Wednesday, May 21, 2008

We read a book in class this last semester entitled The Equipping Pastor by R. Paul Stevens and Phil Collins (not the singer). The book focused on applying systems theory to a church. Systems theory is normally used in family therapy. It focuses on bringing healing to the whole family when problems arise in one person. Why? "The whole is greater than the sum of the parts." (intro, p. xvii). So, I thought I would share a little about why systems theory could benefit the church.

Why is an understanding of “system’s theory” central to the dynamics of how people in a church become mature and productive ministers?

Systems theory is at the core of faith development and productivity in the church because it places the emphasis on the process of the church becoming One Body (Romans 12:5) and sees the whole (the One Body) as more important than the individual parts. Like exercise, systems theory seeks to improve the health of individual parts by improving the health of the whole. Systems theory sees the role of a pastor as an equipper. He or she equips the members of the Body to perform the ministry (Ephesians 4:12). More can be accomplished when the Body reaches out as a whole than when one part tries to go at ministry alone. In order for the church to distance itself from this type of Western individualism, the church must reclaim the interdependence needed for a healthy Body. Systems theory seeks to do just that.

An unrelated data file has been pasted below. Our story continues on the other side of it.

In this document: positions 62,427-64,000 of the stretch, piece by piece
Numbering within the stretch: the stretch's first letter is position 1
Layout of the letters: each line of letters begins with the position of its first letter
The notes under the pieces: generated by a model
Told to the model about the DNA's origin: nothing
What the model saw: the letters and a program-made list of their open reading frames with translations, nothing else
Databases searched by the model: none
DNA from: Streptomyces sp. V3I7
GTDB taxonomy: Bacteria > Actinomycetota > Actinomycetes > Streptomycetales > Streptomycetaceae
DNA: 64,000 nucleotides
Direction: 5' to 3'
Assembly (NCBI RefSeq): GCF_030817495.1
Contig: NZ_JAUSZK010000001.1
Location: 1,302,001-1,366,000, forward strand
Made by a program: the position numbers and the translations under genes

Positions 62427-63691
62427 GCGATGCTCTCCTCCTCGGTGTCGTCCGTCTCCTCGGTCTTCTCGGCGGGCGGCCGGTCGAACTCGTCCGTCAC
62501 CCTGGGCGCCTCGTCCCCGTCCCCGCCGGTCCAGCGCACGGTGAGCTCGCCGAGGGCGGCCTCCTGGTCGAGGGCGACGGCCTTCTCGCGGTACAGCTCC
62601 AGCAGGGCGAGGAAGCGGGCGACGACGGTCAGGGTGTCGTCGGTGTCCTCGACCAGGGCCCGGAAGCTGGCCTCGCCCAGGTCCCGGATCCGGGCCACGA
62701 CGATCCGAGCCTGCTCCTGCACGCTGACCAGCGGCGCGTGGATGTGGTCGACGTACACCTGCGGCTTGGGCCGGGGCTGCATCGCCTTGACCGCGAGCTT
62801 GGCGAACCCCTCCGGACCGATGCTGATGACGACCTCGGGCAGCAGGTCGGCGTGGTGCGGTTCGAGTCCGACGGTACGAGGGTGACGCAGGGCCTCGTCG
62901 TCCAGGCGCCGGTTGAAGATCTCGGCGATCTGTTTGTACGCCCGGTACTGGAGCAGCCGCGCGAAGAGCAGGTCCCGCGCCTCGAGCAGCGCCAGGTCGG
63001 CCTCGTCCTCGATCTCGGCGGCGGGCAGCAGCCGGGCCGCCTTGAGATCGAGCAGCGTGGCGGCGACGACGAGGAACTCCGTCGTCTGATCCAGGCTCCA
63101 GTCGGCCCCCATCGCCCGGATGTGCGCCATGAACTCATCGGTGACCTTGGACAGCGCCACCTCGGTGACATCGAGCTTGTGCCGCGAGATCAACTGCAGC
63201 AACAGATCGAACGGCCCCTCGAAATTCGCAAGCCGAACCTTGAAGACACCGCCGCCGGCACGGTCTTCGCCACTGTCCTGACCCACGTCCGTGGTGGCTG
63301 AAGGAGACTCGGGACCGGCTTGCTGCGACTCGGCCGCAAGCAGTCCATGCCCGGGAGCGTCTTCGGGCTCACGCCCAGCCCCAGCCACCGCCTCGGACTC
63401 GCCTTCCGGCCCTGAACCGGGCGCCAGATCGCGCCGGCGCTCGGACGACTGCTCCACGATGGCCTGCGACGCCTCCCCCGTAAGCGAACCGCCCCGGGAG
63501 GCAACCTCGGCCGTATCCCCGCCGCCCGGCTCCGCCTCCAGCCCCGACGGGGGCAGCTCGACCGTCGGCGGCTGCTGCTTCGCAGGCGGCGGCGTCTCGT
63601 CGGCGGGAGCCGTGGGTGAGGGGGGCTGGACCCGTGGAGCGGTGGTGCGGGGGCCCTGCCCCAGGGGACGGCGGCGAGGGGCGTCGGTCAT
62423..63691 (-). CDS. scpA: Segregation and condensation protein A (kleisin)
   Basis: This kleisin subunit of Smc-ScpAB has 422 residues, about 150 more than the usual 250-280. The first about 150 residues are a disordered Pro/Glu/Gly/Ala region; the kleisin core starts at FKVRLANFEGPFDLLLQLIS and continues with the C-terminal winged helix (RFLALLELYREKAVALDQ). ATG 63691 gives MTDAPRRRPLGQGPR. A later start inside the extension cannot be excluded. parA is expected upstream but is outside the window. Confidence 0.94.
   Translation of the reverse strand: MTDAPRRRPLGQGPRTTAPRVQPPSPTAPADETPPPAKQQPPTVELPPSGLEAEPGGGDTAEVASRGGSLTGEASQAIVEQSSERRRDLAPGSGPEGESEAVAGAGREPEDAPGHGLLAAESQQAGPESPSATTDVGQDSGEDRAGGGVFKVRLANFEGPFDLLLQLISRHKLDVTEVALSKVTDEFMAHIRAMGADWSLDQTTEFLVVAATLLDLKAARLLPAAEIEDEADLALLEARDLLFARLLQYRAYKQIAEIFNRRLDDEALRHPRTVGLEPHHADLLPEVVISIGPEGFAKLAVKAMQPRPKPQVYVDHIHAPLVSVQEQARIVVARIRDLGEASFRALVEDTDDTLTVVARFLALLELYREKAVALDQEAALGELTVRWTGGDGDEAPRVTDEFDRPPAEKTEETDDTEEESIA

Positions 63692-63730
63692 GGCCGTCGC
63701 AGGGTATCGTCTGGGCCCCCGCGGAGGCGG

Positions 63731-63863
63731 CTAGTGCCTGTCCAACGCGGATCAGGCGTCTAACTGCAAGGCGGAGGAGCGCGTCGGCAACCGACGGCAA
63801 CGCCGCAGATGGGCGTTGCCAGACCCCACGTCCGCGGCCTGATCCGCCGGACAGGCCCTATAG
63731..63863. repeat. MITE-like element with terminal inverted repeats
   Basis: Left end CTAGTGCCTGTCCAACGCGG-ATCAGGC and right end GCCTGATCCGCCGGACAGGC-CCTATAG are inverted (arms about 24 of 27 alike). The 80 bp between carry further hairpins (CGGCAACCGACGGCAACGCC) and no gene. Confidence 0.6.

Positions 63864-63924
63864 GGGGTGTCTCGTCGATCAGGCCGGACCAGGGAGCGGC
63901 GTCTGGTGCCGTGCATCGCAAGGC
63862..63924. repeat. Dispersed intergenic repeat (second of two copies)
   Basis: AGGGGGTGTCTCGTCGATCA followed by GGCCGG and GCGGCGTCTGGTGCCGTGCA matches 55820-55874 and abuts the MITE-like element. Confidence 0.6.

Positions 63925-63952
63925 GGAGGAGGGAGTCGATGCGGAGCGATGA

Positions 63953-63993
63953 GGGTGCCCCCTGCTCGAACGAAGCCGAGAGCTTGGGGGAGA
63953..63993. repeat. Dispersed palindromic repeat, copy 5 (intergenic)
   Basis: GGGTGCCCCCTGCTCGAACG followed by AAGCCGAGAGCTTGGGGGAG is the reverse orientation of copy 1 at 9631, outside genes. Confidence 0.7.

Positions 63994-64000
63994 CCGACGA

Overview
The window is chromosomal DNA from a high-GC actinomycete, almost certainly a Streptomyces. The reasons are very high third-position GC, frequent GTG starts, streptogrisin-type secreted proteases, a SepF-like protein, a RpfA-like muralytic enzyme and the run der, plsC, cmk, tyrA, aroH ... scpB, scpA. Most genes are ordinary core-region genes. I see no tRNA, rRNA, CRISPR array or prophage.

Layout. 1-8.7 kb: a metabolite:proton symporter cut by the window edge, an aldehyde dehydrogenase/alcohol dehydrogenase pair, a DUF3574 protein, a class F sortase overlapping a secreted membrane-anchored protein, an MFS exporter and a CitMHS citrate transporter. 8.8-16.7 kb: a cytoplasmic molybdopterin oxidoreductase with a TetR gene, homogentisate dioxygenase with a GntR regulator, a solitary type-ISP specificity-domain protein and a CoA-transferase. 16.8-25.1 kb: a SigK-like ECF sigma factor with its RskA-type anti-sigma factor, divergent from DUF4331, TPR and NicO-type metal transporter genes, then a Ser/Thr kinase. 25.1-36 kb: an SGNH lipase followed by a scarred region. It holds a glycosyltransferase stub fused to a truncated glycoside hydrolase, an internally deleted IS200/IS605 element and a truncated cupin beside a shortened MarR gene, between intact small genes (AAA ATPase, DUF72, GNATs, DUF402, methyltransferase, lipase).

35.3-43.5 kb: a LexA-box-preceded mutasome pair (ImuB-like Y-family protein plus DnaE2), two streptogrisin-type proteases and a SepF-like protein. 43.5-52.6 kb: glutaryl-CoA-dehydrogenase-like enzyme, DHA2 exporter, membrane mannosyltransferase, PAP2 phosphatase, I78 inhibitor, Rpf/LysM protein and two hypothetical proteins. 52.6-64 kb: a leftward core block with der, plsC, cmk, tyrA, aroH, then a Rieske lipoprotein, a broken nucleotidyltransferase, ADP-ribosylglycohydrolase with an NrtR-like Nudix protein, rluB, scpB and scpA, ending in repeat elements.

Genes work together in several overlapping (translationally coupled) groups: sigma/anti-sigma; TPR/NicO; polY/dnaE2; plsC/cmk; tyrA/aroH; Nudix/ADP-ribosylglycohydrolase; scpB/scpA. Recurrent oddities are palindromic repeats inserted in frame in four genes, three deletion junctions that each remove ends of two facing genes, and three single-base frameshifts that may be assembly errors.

Systems theory focuses on the interdependence among members of the One Body to each other and to God. As a result, relationships are at center stage in systems theory. Three essential components, each related to relationships, are given in chapter one as being parts to a healthy system; wholeness, synergy, and isomorphism (p. 4). The first is wholeness; the idea that the Body is made whole when the distinct parts come together. The second component is synergy. Synergy is the power attained when the different parts work tunefully together. The third is isomorphism. This is about sharing something in common (e.g., vision, mission, purpose); much like the koinonia (fellowship) the early Christians shared after Christ’s resurrection (Acts 2:42). When these components come together in a healthy way, they have the potential to create a vibrant and healthy church.

Your thoughts on systems theory?

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